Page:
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Alerts and Updates

U.S. Department of Treasury Warns Civil Aviation Industry About Iran's Attempts to Procure U.S. Aircraft Parts, Related Goods, Technology or Services

July 25, 2019

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As a reminder, the U.S. primary sanctions under the Iranian Transactions and Sanctions Regulations prohibit a wide range of activities.

As tensions grow between the United States and Iran, the Department of Treasury’s Office of Foreign Assets Control (OFAC) has issued an advisory to alert the civil aviation industry about Iran’s deceptive practices with respect to its efforts to acquire U.S.-origin aircraft and related goods, technology or services.

Examples of these deceptive practices provided by the advisory include, but are not limited to:

  • The use of front companies and pass-through entities in Europe, the Middle East and Asia to conceal the Iranian end-user;
  • Misrepresentations to various intermediaries that sanctions against Iran have been lifted and activities are authorized by OFAC; and
  • The use of general trading firms located in free trade zones to place orders for U.S. origin aircraft parts or components.

The advisory also sets forth activities that could subject an entity or individual to sanctions if conducted for or on behalf of a person who appears on OFAC’s List of Specially Designated Nationals and Blocked Persons or is otherwise designated as subject to sanctions. These include:

  • Financial services;
  • Reservations and ticketing;
  • Freight booking and handling;
  • Procurement of aircraft parts and equipment;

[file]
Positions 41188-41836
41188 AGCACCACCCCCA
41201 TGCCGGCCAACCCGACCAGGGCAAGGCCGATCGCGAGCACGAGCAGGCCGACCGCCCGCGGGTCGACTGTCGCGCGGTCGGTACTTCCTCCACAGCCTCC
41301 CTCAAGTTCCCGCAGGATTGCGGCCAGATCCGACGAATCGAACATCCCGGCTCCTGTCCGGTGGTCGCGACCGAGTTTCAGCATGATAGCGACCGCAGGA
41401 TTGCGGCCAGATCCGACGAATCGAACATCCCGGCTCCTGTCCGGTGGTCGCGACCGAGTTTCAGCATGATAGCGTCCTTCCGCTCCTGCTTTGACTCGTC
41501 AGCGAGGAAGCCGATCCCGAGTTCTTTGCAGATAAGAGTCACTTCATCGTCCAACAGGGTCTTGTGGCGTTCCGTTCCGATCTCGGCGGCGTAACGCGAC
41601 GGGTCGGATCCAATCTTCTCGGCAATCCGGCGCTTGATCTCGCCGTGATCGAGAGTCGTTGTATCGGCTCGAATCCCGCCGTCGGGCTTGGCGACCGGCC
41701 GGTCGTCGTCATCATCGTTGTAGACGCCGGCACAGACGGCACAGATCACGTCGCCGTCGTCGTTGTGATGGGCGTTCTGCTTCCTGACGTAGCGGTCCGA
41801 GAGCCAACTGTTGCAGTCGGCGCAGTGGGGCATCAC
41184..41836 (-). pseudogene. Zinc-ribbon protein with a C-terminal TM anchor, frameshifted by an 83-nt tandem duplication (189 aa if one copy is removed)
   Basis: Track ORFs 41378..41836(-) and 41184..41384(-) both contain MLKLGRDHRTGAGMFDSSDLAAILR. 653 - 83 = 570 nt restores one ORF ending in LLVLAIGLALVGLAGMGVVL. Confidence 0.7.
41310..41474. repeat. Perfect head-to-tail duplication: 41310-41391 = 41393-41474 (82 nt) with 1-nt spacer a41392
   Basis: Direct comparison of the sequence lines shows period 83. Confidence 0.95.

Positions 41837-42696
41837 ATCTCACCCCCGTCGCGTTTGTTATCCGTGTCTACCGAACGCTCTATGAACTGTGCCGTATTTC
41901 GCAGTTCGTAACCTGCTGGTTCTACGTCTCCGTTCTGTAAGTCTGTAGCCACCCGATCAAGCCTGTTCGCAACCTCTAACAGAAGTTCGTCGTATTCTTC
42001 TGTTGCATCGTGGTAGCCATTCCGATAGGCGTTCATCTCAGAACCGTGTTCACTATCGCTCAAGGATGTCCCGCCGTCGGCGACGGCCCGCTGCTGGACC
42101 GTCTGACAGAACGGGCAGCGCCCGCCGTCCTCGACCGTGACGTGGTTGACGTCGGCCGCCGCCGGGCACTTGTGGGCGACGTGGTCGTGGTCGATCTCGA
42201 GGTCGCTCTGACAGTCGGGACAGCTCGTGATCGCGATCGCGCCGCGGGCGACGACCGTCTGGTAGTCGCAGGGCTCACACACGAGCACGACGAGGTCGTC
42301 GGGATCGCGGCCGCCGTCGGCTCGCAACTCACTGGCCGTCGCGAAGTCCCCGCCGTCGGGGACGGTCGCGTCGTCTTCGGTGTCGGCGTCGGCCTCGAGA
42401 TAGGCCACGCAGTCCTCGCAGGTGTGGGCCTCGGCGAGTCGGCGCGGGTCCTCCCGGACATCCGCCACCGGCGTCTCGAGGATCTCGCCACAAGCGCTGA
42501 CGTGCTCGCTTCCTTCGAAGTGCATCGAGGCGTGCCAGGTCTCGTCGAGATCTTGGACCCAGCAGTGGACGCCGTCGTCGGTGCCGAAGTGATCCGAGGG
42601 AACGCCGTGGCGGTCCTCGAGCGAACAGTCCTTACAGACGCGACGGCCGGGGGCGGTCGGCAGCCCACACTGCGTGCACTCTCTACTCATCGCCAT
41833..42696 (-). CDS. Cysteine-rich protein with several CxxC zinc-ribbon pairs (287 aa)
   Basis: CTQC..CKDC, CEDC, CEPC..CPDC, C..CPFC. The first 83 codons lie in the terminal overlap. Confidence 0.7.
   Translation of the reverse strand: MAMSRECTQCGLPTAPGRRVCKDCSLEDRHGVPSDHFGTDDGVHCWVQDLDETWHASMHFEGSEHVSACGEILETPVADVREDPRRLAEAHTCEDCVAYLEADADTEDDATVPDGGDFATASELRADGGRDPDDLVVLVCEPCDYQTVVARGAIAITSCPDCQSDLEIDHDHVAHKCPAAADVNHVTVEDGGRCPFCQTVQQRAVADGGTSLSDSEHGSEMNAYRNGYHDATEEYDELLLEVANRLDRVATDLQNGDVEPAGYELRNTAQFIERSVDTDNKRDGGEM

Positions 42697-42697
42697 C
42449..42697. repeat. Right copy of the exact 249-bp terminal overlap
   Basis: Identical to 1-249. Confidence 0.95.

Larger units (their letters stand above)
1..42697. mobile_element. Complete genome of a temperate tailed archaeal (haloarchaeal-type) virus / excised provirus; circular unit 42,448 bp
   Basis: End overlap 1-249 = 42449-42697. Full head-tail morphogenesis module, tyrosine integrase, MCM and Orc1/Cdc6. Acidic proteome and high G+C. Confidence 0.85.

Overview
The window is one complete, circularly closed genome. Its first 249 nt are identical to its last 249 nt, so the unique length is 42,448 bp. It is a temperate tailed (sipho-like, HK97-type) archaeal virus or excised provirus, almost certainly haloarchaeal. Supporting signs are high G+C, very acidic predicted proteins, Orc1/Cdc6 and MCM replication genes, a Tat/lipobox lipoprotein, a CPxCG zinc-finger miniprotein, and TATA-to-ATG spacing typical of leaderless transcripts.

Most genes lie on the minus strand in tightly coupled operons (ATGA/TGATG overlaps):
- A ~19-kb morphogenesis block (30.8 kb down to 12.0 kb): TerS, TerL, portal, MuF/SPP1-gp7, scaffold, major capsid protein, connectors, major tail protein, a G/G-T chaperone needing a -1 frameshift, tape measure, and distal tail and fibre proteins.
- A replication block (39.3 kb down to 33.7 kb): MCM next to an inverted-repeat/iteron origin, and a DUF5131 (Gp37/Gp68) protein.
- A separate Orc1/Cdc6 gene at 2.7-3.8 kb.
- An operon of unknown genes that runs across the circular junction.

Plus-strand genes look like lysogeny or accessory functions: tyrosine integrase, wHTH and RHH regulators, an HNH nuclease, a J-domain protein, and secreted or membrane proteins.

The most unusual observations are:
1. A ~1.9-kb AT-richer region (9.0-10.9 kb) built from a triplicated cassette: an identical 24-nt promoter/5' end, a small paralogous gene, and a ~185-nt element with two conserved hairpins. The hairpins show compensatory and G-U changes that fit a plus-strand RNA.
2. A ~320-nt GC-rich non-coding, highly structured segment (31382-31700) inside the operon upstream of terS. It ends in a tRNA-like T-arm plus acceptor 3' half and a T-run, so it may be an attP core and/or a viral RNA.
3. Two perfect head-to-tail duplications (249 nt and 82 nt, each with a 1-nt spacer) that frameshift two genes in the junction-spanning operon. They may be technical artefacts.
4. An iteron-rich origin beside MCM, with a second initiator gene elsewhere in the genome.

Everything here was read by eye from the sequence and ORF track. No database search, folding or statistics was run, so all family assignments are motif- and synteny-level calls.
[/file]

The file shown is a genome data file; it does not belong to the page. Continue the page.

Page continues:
• Maintenance;
  • Airline ground services;
  • Catering;
  • Interline transfer and codeshare agreements; and
  • Refueling contracts.

As a reminder, the U.S. primary sanctions under the Iranian Transactions and Sanctions Regulations (ITSR) prohibit a wide range of activities, including prohibiting U.S. persons and U.S.-owned or -controlled foreign entities from engaging in transactions with or involving Iran, the government of Iran, and Iranian financial institutions. See 31 C.F.R. Part 560. U.S. persons, as well as non-U.S. persons, who violate the ITSR may be subjected to significant monetary penalties, and those who act willfully in violation of these sanctions are subject to criminal prosecution by the Department of Justice.

For More Information

If you would like further information about this Alert, please contact Brian S. Goldstein, Michael E. Barnicle, Jamie E. Brown, Keith J. Feigenbaum, any member of the International Practice Group, any member of the Transportation and Automotive Industry Group or the attorney in the firm with whom you are regularly in contact.

Disclaimer: This Alert has been prepared and published for informational purposes only and is not offered, nor should be construed, as legal advice. For more information, please see the firm's full disclaimer.